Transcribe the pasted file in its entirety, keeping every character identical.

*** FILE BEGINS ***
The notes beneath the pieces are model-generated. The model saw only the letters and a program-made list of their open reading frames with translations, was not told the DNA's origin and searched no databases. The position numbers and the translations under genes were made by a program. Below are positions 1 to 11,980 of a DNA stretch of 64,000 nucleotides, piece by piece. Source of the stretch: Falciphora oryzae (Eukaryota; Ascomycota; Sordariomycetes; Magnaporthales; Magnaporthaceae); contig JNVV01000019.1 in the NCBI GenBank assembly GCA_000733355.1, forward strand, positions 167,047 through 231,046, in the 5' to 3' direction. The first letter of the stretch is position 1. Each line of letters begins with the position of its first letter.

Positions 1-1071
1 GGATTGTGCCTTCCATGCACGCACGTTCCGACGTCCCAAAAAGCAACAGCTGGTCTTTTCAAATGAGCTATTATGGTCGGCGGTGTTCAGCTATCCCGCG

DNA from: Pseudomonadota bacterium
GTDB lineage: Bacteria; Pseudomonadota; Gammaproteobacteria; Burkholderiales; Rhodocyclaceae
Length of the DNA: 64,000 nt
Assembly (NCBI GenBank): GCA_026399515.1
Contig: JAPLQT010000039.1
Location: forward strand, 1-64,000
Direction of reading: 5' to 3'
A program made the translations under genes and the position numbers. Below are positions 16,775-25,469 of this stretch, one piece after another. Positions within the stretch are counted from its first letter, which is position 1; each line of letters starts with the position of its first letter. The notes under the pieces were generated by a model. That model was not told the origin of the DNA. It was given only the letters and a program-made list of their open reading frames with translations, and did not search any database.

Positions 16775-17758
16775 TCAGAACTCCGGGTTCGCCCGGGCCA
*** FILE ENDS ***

The notes beneath the pieces are model-generated. The model saw only the letters and a program-made list of their open reading frames with translations, was not told the DNA's origin and searched no databases. The position numbers and the translations under genes were made by a program. Below are positions 1 to 11,980 of a DNA stretch of 64,000 nucleotides, piece by piece. Source of the stretch: Falciphora oryzae (Eukaryota; Ascomycota; Sordariomycetes; Magnaporthales; Magnaporthaceae); contig JNVV01000019.1 in the NCBI GenBank assembly GCA_000733355.1, forward strand, positions 167,047 through 231,046, in the 5' to 3' direction. The first letter of the stretch is position 1. Each line of letters begins with the position of its first letter.

Positions 1-1071
1 GGATTGTGCCTTCCATGCACGCACGTTCCGACGTCCCAAAAAGCAACAGCTGGTCTTTTCAAATGAGCTATTATGGTCGGCGGTGTTCAGCTATCCCGCG

DNA from: Pseudomonadota bacterium
GTDB lineage: Bacteria; Pseudomonadota; Gammaproteobacteria; Burkholderiales; Rhodocyclaceae
Length of the DNA: 64,000 nt
Assembly (NCBI GenBank): GCA_026399515.1
Contig: JAPLQT010000039.1
Location: forward strand, 1-64,000
Direction of reading: 5' to 3'
A program made the translations under genes and the position numbers. Below are positions 16,775-25,469 of this stretch, one piece after another. Positions within the stretch are counted from its first letter, which is position 1; each line of letters starts with the position of its first letter. The notes under the pieces were generated by a model. That model was not told the origin of the DNA. It was given only the letters and a program-made list of their open reading frames with translations, and did not search any database.

Positions 16775-17758
16775 TCAGAACTCCGGGTTCGCCCGGGCCA